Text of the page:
By necessity, Bob Socia is a multitasker.
Over the past four months, he has reorganized GM's expansion in India, overseen the company's return to Indonesia, sought a higher Chinese profile for Cadillac and wooed joint-venture partner SAIC Motor Corp. As if that weren't enough, he must fend off rival Volkswagen's bid to eclipse GM as China's largest foreign automaker.
GM's former global purchasing chief replaced Kevin Wale as president of GM China on Oct. 1, 2012. He spelled out his plans in an interview with senior writer David Sedgwick during the Detroit auto show in January. Here are edited highlights:
GM was the top foreign automaker in China last year with sales of 2.8 million units. Clearly you will need more production capacity to stay on top.
We commissioned two new assembly plants last year, and we broke ground on two additional plants. They'll be online in 2014. With our two new plants, we upped our production capacity last year by 20%. We are here to compete, plain and simple.
Are you adding dealerships?
Last year, we added 700 dealerships, and we are adding another 400 this year. We are serious about playing in China, and we'll do what we have to do to compete. We have a good plan.
Are those new stores primarily in China's interior, in the Tier 3 and Tier 4 cities?
Yeah, with our Wuling and Baojun brands we are expanding into those areas. Chevrolet, too. With Cadillac, we are still hitting the Tier 1 and Tier 2 cities. Cadillac added 90 stores last year, and they'll add 40 stores this year.
Are those new Cadillac stores mostly on China's coast?
It's a mixture. Clearly we've handled the Tier 1 cities pretty well with all the brands. We'll concentrate on Tier 3 and Tier 4 cities, now.
Does the Cadillac brand need to be rebuilt in China?
I don't think the brand needs to be rebuilt. But I do think we need to stay the course. We haven't had the product we would have liked. With the new models, it will really be a shot in the arm. We'll launch the XTS in China in the first quarter of this year. We'll import it for awhile, then we'll start assembly [in China] some time thereafter.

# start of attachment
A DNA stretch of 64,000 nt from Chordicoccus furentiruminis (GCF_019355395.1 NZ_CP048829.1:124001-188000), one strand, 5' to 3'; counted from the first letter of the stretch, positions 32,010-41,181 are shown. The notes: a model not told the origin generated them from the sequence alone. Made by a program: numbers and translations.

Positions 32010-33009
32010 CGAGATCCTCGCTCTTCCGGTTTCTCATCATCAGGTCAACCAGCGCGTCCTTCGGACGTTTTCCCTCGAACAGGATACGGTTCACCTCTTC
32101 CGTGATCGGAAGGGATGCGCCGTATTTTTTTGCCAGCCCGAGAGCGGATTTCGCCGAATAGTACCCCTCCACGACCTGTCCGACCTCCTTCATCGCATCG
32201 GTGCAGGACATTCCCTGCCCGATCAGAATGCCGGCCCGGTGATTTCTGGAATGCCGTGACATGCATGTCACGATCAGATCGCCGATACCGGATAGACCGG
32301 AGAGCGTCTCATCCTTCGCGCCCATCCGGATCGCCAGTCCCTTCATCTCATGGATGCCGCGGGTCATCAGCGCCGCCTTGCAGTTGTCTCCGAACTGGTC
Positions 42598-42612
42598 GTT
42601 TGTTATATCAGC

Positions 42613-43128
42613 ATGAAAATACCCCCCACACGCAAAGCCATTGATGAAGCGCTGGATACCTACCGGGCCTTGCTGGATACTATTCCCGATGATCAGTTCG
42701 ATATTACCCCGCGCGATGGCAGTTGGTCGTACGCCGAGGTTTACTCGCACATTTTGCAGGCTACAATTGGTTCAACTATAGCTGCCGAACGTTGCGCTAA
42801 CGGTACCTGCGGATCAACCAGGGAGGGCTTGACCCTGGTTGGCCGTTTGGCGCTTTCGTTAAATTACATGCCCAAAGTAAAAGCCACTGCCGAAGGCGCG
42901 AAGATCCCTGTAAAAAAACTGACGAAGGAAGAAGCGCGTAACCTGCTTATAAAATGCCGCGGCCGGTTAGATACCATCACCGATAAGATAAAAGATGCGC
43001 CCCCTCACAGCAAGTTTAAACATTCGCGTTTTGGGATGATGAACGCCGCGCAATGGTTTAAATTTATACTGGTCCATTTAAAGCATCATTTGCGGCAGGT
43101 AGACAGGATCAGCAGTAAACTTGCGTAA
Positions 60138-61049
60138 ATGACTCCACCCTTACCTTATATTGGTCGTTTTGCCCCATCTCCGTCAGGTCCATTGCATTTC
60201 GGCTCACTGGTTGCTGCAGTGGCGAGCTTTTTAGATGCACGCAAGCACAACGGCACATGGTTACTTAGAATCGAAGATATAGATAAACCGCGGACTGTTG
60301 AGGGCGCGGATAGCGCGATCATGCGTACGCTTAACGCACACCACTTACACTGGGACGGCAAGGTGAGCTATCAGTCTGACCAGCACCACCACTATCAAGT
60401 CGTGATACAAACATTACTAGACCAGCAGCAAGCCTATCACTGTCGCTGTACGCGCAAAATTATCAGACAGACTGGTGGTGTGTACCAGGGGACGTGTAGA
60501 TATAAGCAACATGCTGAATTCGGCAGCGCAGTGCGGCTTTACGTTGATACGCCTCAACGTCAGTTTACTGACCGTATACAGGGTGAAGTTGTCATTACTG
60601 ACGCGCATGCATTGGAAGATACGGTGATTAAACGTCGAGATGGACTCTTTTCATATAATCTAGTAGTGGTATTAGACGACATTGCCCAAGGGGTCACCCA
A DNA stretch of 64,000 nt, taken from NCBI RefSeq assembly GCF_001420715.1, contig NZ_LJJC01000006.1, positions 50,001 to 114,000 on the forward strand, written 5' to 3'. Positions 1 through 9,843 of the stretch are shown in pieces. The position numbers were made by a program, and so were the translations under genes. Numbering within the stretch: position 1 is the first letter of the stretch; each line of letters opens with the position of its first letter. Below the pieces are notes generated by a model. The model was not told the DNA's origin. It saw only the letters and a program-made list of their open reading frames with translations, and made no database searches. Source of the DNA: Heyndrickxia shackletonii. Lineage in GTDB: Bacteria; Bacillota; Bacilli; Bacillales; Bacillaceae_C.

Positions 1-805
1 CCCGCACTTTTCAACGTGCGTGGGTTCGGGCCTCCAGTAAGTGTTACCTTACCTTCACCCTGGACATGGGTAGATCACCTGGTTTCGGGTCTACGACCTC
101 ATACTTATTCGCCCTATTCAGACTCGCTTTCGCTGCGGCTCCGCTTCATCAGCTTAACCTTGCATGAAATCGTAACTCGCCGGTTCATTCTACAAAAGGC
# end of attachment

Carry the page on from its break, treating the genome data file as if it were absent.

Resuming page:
GM's Indian partnership with SAIC Motors has had a slow start, and SAIC reduced its stake in that venture to 7%. Will you lose SAIC as an overseas partner?
They are still with us, and they are still working with us to introduce the right products. Our working relationship hasn't changed at all because of the change in equity ownership. India is a tough market. You've got to have the right products to compete. The Chevrolet New Sail and our Wuling [microvans] should be the right formula. We have high expectations.
But SAIC has set up a sales operation in Thailand without GM. Are you holding discussions with SAIC to join forces in that market?
No, we're not. In Thailand, we're pretty strong. Last year we sold 75,000 units, which is double what we sold a year earlier. We are starting to introduce the right products there.
Are you discussing other ventures with SAIC?
We're working with them to figure out what else we need to do in Indonesia. Indonesia is a huge opportunity. They have 240 million people and a very low vehicle penetration. We have to figure out exactly how to strengthen our position in Indonesia. As one option, we're looking at doing something with SAIC.
How much will China's market grow this year?
The market will grow 5% to 8%. China ended last year with sales of 19.4 million units.
And what is GM's sales target?
I'd like to stay ahead of the industry growth rate. Hopefully we can grab some market share along the way.